The introductory questions never interest the scientist as much as the proper, concrete scientific problems. And the introduction, especially where it encounters what is philosophical, reveals a certain well-grounded insecurity. We will not let ourselves be disconcerted by such judgments. Perhaps in philosophy the "introduction" has such an important meaning that it has to be considered alongside every step into philosophy. The introduction is not merely technique. The question of the essence of philosophy appears unfruitful and "academic." But this, too, is only the consequence of the common conception of philosophy as a science. For instance, a philologist is not interested in the "essence" of philology. But the philosopher occupies himself seriously with the essence of philosophy before he turns to positive work. The fact that philosophy constantly has to attain clarity about its essence is a deficiency only if the idea of science is cited as the norm. The history of philosophy can be understood philosophically only if there is a difference in principle between philosophy and science; for only then can the great philosophical systems be considered, with this problem as the guiding thread, according to the following aspects:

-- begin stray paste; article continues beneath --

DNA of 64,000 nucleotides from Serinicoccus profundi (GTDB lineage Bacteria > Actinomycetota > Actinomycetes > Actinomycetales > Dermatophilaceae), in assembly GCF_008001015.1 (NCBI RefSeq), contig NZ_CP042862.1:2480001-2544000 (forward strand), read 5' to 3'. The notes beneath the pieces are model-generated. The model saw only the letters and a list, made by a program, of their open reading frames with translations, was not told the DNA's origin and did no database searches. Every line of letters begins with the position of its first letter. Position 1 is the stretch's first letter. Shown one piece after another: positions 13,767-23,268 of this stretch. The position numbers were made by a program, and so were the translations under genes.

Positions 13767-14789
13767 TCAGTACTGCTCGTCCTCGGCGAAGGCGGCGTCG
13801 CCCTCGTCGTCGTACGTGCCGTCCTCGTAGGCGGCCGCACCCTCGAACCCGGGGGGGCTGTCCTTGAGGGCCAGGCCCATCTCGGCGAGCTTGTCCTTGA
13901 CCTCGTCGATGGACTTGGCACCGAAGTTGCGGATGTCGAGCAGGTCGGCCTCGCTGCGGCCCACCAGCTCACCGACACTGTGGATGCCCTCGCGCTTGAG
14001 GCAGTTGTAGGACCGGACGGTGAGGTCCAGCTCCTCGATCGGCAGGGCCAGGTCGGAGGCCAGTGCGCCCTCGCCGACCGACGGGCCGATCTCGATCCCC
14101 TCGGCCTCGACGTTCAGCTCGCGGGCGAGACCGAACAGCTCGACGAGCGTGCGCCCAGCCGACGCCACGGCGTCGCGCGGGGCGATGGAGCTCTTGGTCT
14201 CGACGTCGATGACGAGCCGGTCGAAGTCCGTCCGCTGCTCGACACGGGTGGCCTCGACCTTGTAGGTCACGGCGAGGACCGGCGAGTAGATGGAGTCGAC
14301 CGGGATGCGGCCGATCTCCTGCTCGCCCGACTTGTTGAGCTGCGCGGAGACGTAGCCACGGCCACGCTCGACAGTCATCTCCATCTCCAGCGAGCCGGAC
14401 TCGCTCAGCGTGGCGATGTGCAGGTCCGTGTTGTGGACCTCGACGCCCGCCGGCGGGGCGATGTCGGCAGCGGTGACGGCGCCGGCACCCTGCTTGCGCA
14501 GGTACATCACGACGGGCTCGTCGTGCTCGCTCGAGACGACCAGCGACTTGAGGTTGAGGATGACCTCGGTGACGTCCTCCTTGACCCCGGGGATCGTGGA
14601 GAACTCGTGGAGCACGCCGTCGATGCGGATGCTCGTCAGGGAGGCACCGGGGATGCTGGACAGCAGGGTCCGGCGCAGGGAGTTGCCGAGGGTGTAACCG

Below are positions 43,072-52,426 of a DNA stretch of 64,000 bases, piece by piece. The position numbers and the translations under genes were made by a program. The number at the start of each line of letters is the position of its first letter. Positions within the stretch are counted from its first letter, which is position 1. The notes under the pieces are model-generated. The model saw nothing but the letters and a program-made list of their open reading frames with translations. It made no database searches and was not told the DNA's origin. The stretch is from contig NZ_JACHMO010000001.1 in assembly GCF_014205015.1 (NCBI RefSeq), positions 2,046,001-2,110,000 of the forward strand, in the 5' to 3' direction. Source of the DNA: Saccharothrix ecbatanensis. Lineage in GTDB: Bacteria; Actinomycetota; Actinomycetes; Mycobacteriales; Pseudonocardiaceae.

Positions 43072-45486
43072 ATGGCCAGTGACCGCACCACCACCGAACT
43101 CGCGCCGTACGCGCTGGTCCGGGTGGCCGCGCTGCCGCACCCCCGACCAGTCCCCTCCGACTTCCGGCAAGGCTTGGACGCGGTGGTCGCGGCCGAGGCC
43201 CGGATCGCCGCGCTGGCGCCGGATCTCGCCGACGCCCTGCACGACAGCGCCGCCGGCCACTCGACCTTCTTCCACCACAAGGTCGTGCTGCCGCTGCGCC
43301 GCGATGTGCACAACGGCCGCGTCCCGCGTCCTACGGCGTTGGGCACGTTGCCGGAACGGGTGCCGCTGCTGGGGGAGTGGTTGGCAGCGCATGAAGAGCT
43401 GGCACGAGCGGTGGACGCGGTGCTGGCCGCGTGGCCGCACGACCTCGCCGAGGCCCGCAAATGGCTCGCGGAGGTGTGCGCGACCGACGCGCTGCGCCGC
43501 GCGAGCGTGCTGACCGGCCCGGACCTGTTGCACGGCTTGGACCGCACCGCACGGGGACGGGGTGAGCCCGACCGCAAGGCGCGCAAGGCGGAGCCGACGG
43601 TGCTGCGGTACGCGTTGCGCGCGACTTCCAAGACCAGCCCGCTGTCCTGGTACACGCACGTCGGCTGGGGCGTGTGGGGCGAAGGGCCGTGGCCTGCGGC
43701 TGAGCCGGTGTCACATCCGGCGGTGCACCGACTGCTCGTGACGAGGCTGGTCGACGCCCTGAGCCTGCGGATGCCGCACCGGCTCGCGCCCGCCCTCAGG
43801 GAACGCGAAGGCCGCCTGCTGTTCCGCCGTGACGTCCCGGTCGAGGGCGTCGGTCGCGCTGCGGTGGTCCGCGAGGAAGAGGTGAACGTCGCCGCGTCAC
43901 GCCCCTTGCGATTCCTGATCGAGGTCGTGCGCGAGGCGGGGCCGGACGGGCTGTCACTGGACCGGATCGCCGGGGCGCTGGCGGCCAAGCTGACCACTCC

1. What is the original motive of the philosophy under consideration?
2. What are the conceptual, cognitive means to the realization of this motive?
3. Did these means originally arise from the motive of the philosophy under consideration, so that they were not adopted from other ideals, particularly scientific ones?
4. Do certain points of rupture, at which philosophy opens out into scientific channels, manifest themselves, as in all previous philosophies?
5. Is the motive of the philosophy under consideration itself original or is it adopted from other motives of life and from other ideals?
It is in this respect that we will consider the history of philosophy. If the history of philosophy is considered otherwise, it becomes either merely beautiful talk or a classifying occupation.